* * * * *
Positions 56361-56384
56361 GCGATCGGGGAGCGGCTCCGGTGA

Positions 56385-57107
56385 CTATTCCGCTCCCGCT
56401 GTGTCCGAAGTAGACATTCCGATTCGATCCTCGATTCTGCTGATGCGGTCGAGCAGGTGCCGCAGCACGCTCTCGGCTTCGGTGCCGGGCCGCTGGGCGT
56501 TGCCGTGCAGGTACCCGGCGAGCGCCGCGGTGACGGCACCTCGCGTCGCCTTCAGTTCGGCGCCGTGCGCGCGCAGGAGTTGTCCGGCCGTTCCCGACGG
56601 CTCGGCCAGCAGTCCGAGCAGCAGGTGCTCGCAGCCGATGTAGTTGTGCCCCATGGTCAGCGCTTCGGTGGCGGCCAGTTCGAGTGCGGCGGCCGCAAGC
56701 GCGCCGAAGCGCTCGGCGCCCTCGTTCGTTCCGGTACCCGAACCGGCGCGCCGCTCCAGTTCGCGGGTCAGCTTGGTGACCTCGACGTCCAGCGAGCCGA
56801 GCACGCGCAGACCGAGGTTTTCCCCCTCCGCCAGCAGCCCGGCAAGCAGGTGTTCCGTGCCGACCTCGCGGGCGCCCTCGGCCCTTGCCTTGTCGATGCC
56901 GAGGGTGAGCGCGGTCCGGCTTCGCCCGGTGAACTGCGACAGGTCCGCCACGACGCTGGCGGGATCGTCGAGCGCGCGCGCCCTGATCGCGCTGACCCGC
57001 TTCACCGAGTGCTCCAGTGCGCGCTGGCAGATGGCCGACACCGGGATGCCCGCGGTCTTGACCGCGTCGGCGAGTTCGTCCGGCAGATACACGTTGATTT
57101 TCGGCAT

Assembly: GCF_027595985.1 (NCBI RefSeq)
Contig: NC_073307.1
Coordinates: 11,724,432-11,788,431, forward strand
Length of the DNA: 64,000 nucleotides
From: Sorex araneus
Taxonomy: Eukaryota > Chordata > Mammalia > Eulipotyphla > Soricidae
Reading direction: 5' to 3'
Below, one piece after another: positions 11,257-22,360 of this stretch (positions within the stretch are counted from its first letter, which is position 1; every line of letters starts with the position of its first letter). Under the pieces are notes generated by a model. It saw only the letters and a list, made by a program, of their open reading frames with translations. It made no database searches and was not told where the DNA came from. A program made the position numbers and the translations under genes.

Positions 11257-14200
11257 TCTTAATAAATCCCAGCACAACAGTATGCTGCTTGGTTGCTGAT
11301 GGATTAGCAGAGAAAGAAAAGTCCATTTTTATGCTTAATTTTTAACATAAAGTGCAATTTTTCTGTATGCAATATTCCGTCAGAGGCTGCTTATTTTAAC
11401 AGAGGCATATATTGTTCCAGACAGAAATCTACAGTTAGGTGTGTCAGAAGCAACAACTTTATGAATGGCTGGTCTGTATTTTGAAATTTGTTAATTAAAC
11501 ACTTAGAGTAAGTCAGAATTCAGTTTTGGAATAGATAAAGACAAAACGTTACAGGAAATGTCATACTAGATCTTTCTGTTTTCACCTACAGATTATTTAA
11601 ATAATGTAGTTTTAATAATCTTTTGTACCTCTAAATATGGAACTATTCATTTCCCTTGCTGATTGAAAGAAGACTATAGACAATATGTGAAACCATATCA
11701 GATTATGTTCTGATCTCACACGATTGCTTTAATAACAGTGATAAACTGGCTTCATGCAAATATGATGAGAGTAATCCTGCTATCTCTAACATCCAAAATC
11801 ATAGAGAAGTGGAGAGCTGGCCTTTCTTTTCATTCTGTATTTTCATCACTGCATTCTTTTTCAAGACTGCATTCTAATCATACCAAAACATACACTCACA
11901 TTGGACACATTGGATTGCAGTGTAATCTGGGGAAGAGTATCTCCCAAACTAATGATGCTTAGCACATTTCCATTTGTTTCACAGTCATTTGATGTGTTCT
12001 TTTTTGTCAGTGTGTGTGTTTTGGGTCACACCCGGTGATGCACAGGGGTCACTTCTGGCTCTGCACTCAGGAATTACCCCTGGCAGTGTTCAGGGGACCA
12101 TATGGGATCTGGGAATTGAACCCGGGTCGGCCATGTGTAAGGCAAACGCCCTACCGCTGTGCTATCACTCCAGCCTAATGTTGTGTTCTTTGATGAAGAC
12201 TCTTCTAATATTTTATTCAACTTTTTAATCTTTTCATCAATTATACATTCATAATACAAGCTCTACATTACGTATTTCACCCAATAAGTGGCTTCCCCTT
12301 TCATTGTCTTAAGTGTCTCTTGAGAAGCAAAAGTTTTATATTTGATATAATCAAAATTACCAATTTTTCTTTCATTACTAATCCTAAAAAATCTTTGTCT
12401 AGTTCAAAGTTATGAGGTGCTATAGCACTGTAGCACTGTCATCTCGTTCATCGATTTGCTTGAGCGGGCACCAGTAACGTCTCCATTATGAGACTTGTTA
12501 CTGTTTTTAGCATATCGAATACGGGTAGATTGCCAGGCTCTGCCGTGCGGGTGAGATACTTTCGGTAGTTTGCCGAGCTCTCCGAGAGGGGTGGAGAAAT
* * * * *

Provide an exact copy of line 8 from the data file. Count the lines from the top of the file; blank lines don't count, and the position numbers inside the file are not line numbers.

56701 GCGCCGAAGCGCTCGGCGCCCTCGTTCGTTCCGGTACCCGAACCGGCGCGCCGCTCCAGTTCGCGGGTCAGCTTGGTGACCTCGACGTCCAGCGAGCCGA